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Human spaceflight (also referred to as manned spaceflight or crewed spaceflight) is spaceflight with a crew or passengers aboard a spacecraft. Spacecraft carrying people may be operated directly, by human crew, or it may be either remotely operated from ground stations on Earth or be autonomous, able to carry out a specific mission with no human involvement.
The first human in space was Yuri Gagarin, who flew the Vostok 1 spacecraft, launched by the Soviet Union on 12 April 1961 as part of the Vostok program. Humans have flown to the Moon nine times from 1968 to 1972 in the United States Apollo program, and have been continuously present in space for 19 years and 332 days on the International Space Station.
Russia and China have human spaceflight capability with the Soyuz program and Shenzhou program. In the United States, SpaceShipTwo reached the edge of space in 2018; this was the first crewed spaceflight from the US since the Space Shuttle retired in 2011. From 2011 to May 2020 expeditions to the International Space Station used Soyuz vehicles, which remain attached to the station to allow quick return if needed. The United States developed commercial crew transportation to facilitate domestic access to the ISS, low Earth orbit and beyond such as the Orion vehicle and the private SpaceX Starship. The first successful commercial launch from the United States was conducted in May 2020 aboard the SpaceX Crew Dragon spacecraft carrying NASA astronauts Robert Behnken and Douglas Hurley on their way to the International Space Station.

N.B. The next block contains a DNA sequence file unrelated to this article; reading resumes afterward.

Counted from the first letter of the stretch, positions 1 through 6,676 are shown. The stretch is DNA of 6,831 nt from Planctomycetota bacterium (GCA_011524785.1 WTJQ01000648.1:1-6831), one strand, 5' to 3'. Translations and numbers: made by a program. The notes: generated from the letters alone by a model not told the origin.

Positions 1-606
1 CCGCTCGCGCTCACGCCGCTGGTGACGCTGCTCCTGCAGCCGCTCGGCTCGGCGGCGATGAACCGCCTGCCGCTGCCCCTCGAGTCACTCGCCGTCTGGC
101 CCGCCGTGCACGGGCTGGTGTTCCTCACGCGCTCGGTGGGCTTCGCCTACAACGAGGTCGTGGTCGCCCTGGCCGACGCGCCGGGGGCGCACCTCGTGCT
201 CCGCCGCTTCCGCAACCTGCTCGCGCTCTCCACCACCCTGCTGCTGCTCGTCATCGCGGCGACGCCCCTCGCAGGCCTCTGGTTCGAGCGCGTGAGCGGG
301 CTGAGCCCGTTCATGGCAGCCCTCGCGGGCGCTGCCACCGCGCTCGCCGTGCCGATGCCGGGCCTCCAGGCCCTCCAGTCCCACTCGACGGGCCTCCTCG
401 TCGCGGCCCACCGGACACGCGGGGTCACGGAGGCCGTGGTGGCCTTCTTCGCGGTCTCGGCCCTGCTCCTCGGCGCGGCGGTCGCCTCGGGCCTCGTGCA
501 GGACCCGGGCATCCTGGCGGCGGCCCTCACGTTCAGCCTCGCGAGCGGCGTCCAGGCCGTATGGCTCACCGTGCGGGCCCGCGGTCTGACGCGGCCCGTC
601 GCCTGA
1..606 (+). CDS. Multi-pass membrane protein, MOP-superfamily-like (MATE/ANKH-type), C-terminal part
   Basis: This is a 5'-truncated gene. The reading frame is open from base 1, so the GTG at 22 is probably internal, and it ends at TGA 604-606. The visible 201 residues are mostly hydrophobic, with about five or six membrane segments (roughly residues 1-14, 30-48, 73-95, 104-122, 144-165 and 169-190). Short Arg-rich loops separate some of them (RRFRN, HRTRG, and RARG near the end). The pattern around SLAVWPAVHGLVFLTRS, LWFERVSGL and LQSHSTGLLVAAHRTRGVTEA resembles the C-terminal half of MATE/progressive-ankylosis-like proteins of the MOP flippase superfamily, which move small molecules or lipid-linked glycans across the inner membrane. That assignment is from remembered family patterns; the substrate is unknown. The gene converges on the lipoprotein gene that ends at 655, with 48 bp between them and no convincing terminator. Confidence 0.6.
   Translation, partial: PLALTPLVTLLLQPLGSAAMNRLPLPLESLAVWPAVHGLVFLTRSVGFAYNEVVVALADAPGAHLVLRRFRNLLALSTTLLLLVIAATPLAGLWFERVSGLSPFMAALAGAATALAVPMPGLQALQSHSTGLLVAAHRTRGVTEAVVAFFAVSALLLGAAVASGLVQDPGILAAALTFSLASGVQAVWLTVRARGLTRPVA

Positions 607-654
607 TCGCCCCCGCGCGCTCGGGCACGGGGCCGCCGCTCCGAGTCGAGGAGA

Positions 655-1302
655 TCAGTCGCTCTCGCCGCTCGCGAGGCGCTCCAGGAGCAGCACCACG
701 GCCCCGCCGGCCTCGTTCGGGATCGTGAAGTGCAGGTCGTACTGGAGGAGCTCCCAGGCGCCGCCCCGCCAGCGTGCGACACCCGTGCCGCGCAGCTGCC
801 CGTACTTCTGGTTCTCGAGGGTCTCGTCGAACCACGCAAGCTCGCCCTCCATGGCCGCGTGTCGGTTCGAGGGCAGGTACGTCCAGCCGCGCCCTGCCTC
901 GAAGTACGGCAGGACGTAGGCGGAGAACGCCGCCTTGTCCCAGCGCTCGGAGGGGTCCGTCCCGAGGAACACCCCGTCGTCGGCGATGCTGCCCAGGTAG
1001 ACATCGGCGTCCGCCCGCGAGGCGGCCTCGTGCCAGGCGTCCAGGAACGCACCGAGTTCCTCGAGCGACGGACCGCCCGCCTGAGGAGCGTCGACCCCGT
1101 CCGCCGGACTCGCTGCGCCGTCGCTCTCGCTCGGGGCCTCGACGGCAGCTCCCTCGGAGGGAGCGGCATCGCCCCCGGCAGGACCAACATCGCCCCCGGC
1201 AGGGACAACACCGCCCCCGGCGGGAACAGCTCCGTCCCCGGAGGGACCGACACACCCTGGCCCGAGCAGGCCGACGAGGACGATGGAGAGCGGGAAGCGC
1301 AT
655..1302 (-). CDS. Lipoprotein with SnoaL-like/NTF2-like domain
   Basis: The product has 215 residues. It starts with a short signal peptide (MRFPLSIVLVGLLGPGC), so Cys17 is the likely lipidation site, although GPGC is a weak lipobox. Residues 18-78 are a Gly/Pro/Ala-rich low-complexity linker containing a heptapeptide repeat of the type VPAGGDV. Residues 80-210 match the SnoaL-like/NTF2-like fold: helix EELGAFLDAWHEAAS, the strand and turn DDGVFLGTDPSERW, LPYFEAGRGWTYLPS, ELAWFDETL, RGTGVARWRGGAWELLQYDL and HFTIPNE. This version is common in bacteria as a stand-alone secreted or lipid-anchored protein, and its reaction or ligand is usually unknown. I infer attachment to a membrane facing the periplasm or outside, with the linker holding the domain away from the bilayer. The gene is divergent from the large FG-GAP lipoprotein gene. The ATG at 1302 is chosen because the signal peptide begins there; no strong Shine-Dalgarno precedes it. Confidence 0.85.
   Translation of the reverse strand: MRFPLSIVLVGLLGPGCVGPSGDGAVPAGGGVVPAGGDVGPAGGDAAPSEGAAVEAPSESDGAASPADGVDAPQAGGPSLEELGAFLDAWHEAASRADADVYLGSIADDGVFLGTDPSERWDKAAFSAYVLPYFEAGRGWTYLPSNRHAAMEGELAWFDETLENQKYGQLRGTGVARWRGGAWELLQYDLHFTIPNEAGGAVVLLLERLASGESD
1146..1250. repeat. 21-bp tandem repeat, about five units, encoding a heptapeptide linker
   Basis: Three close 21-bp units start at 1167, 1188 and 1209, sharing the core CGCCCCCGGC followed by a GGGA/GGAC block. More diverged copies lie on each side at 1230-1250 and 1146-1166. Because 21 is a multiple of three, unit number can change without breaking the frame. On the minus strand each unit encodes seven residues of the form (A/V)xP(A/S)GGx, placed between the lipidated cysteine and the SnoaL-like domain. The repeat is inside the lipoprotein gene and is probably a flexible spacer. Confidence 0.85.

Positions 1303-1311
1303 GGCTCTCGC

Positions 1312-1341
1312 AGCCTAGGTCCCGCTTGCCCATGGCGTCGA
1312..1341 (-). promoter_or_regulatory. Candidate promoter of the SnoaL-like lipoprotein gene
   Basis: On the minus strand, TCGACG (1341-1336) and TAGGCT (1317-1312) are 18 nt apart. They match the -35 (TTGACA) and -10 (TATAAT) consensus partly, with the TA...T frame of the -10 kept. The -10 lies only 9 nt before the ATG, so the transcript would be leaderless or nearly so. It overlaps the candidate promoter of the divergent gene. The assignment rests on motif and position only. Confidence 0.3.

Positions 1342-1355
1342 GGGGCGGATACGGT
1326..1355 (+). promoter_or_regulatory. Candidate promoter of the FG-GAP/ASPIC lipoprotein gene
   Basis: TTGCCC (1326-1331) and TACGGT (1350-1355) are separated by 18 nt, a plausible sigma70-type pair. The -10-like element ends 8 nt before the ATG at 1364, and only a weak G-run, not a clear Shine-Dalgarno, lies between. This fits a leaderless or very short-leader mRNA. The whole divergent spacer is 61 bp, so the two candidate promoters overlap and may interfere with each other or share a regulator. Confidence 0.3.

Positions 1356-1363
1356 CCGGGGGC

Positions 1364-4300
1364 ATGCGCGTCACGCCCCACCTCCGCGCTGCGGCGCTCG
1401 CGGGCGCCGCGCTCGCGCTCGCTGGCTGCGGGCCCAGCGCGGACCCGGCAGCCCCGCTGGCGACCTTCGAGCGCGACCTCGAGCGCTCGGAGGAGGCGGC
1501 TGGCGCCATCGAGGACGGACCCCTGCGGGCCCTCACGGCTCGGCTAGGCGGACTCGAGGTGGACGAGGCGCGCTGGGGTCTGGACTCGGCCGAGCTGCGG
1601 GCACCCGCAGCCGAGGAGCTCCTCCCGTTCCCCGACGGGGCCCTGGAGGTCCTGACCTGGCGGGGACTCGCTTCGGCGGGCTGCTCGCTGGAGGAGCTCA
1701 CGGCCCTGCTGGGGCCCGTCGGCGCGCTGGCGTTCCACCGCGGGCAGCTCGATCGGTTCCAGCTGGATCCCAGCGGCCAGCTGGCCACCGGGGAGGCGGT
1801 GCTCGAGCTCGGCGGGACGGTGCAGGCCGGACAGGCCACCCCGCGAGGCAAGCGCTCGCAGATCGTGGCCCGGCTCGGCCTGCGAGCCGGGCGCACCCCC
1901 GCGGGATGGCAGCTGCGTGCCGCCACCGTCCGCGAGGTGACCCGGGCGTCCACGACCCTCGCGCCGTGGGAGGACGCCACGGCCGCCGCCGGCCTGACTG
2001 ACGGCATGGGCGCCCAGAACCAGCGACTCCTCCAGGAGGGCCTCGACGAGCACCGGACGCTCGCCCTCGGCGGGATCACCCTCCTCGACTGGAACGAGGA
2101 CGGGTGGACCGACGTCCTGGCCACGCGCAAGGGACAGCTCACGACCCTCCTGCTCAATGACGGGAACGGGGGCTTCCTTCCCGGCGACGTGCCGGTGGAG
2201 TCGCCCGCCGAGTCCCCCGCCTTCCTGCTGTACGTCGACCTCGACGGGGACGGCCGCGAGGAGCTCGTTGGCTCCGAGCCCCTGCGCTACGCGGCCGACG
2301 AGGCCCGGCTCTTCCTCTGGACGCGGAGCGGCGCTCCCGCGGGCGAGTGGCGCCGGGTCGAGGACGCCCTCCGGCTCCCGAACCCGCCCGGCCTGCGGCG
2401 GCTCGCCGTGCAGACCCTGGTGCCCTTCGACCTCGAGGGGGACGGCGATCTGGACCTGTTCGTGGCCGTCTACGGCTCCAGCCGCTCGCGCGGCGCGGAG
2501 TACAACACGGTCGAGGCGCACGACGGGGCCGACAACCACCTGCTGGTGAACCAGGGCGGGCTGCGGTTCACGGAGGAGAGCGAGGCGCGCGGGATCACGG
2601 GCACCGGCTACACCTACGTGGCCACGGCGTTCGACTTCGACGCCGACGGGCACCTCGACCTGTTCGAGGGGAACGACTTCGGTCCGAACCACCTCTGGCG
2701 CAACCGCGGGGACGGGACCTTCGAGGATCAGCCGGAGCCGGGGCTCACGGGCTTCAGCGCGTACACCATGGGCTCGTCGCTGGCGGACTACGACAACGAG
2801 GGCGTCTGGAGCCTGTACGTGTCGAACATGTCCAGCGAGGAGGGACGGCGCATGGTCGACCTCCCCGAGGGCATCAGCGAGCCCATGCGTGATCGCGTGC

While spaceflight has typically been a government-directed activity, commercial spaceflight has gradually been taking on a greater role. The first private human spaceflight took place on 21 June 2004, when SpaceShipOne conducted a suborbital flight, and a number of non-governmental companies have been working to develop a space tourism industry. NASA has also played a role to stimulate private spaceflight through programs such as Commercial Orbital Transportation Services (COTS) and Commercial Crew Program (CCP). With its 2011 budget proposals released in 2010, the Obama administration moved towards a model where commercial companies would supply NASA with transportation services of both people and cargo transport to low Earth orbit. The vehicles used for these services could then serve both NASA and potential commercial customers. Commercial resupply of ISS began two years after the retirement of the Shuttle, and commercial crew launches have operated since May 2020.